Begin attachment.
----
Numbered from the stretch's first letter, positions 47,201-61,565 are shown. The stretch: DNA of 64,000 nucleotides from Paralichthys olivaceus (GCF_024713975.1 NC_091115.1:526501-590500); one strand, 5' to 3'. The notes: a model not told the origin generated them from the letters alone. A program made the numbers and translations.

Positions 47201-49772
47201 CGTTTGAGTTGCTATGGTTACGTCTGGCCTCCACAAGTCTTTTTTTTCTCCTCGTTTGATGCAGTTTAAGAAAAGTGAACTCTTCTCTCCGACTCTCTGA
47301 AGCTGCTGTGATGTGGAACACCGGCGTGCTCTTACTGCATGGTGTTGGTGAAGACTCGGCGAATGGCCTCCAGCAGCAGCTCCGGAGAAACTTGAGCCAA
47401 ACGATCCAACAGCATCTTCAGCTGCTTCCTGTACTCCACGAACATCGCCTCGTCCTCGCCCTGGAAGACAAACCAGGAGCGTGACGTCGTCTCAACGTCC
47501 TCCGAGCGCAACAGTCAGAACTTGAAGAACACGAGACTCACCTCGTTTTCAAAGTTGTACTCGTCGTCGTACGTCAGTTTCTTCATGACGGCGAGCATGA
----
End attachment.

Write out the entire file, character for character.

Numbered from the stretch's first letter, positions 47,201-61,565 are shown. The stretch: DNA of 64,000 nucleotides from Paralichthys olivaceus (GCF_024713975.1 NC_091115.1:526501-590500); one strand, 5' to 3'. The notes: a model not told the origin generated them from the letters alone. A program made the numbers and translations.

Positions 47201-49772
47201 CGTTTGAGTTGCTATGGTTACGTCTGGCCTCCACAAGTCTTTTTTTTCTCCTCGTTTGATGCAGTTTAAGAAAAGTGAACTCTTCTCTCCGACTCTCTGA
47301 AGCTGCTGTGATGTGGAACACCGGCGTGCTCTTACTGCATGGTGTTGGTGAAGACTCGGCGAATGGCCTCCAGCAGCAGCTCCGGAGAAACTTGAGCCAA
47401 ACGATCCAACAGCATCTTCAGCTGCTTCCTGTACTCCACGAACATCGCCTCGTCCTCGCCCTGGAAGACAAACCAGGAGCGTGACGTCGTCTCAACGTCC
47501 TCCGAGCGCAACAGTCAGAACTTGAAGAACACGAGACTCACCTCGTTTTCAAAGTTGTACTCGTCGTCGTACGTCAGTTTCTTCATGACGGCGAGCATGA